Tick-Borne Brain Disease Virus Found in 4 Areas: UKHSA

Tick-Borne Brain Disease Virus Found in 4 Areas: UKHSA
A tick is displayed in Plainville, Mass. on March 24, 2017. (The Canadian Press/Paul Connors/The Sun Chronicle/AP/ Paul Connors)
Lily Zhou

The UK Health Security Agency (UKHSA) has warned the public to avoid ticks after links were found between the bugs and cases of brain disease in four areas of the UK.

The agency stressed that the risk of infection is very low to the general population, but greater awareness is needed among locals and hospital staff. More testing and research are needed to better assess the risks, it added.

Since 2019, four cases of possible or confirmed tick-borne encephalitis (TBE) have been identified in Britain, including two last year.

TBE is endemic in rural and forested areas of central, eastern, and northern Europe and some Eurasian areas, but it was not found in the UK before 2019.

At least two strains of the TBE virus have since been found in ticks and deer in four areas in England.

Virus-carrying ticks were found in Thetford Forest in the east of England, the Hampshire and Dorset border, the New Forest in southern England, and the North Yorkshire Moors, the UKHSA said.

Of the four human TBE cases, the first possible case was identified in July 2019, when a European visitor became ill after being bitten by a tick in the New Forest, Hampshire. The patient was diagnosed as a highly probable case of TBE.

In July 2020, a second probable case of TBE infection was diagnosed in a patient from Hampshire, the agency said.

In September and October 2022, two patients tested positive for the TBE virus by polymerase chain reaction (PCR) testing, including one that may have been infected in Scotland in June 2022.

The fourth patient was likely exposed to the virus at the North Yorkshire Moors, according to the UKHSA.

Humans can contract the disease by being bitten by ticks, but some cases have been associated with consumption of unpasteurised milk or milk products from infected animals, the UKHSA said.

Transmission from mother to foetus has been found during animal studies, but human to human transmission via transplant, blood transfusion, or breastfeeding are rare.

The average incubation period is seven days, but for food-borne transmission, the period is typically four days.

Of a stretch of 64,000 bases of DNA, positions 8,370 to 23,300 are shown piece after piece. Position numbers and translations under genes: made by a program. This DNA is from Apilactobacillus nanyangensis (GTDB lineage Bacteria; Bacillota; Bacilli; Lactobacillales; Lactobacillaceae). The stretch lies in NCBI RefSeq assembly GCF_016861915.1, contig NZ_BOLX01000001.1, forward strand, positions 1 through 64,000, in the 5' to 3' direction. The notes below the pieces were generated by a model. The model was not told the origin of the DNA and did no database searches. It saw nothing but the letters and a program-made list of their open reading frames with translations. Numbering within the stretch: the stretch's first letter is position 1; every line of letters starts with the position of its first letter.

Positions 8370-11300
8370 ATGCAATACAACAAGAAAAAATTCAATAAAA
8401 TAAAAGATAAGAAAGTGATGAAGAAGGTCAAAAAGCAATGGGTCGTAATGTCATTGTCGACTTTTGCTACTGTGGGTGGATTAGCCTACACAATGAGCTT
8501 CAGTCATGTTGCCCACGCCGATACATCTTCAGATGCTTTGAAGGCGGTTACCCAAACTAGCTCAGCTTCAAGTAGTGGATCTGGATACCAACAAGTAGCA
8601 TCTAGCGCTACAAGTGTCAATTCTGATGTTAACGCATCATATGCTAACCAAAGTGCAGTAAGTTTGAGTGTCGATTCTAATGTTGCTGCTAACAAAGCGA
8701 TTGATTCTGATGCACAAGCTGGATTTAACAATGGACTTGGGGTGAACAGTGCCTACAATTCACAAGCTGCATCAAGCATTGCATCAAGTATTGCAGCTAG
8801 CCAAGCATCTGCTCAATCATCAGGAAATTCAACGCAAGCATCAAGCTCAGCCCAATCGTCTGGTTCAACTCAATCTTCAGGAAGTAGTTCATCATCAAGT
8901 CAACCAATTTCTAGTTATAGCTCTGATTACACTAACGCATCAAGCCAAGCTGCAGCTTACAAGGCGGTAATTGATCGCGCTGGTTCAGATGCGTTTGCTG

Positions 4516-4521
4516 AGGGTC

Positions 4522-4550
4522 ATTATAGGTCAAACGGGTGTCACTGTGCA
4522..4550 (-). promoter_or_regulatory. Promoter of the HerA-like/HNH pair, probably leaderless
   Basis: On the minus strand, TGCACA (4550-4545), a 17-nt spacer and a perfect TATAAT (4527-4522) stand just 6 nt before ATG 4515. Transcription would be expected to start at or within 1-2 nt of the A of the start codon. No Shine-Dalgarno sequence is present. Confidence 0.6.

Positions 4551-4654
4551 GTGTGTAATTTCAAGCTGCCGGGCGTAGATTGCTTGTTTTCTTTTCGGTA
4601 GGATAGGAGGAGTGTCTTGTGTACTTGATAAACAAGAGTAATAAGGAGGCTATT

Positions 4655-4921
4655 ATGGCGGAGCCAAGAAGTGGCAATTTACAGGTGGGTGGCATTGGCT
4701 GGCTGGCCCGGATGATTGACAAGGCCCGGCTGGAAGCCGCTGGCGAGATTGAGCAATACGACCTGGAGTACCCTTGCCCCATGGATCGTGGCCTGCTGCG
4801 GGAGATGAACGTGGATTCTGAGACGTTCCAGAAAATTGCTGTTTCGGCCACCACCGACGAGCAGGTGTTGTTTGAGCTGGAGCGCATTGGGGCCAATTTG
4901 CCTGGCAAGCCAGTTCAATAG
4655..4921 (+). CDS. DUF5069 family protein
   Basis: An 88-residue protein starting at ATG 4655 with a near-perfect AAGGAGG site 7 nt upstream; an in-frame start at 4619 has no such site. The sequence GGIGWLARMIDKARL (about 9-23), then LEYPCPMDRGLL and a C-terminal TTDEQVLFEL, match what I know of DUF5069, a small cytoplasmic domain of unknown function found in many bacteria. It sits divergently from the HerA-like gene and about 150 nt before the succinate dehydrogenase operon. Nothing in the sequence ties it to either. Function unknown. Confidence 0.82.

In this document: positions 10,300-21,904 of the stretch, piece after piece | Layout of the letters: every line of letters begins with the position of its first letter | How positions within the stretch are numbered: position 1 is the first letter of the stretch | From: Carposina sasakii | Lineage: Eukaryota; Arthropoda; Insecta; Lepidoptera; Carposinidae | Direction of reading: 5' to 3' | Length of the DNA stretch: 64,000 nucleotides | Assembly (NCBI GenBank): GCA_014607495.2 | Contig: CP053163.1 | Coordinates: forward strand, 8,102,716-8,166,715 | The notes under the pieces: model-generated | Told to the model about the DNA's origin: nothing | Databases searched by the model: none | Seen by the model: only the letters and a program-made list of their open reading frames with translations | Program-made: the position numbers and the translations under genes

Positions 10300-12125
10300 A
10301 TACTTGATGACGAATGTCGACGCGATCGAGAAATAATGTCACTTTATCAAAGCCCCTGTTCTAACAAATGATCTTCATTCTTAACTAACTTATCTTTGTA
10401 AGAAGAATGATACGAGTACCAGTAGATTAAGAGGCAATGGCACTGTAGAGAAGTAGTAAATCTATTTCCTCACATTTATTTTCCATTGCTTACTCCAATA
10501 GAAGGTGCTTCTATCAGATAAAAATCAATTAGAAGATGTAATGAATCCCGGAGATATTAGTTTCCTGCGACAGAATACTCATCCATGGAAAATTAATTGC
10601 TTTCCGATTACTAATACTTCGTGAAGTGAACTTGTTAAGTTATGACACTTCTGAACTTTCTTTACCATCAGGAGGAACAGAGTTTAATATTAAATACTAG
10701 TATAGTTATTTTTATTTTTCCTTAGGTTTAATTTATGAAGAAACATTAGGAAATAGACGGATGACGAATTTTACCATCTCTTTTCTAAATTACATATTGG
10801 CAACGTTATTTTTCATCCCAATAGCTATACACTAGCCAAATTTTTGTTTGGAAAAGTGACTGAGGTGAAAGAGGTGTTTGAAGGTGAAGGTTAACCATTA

Most Infections Are Mild

Most of those who are infected by the TBE virus may experience flu-like illness or not show any symptoms at all, the UKHSA said. But some can suffer severe infection in the central nervous system such as meningitis or encephalitis, with symptoms including a high fever with headache, neck stiffness, confusion, or reduced consciousness.

Severe illness is more likely to occur in adults, particularly in the elderly.

According to the latest figures published by the European Centre for Disease Prevention and Control, in 2020 there were 3,734 confirmed cases and 83 possible cases of TBE in 24 European countries.

Of the 3,029 cases in which outcomes were known, 16 deaths were reported, representing a case fatality rate of 0.5 percent.

The UKHSA said it’s possible that the virus was brought into the UK by migratory birds or movements of other animals, including pets.

The assessment also said the disease may already be endemic in ticks in high risk areas in the UK, but the quality of evidence is poor.

The UKHSA recommended that local awareness should be raised on tick avoidance measures for the public and clinicians in known affected areas.

Dr. Meera Chand, deputy director at UKHSA, said in a statement: “Our surveillance suggests that tick-borne encephalitis virus is very uncommon in the UK and that the risk to the general population is very low.

“Ticks also carry various other infections, including Lyme disease, so take steps to reduce your chances of being bitten when outdoors in areas where ticks thrive, such as moorlands and woodlands, and remember to check for ticks and remove them promptly.

The UKHSA said NHS staff should consider testing for TBE virus when a meningitis patient has had forest exposure or tick bites, or when there’s no clear alternative diagnosis but compatible illness.

The agency recommended testing of human and deer blood serums, including among higher risk groups such as forestry workers or hikers, to understand background seropositivity.

They also recommended research into fresh unpasteurised milk from an infected animal and the effects of cheese production processes on the quantity of infectious virus present.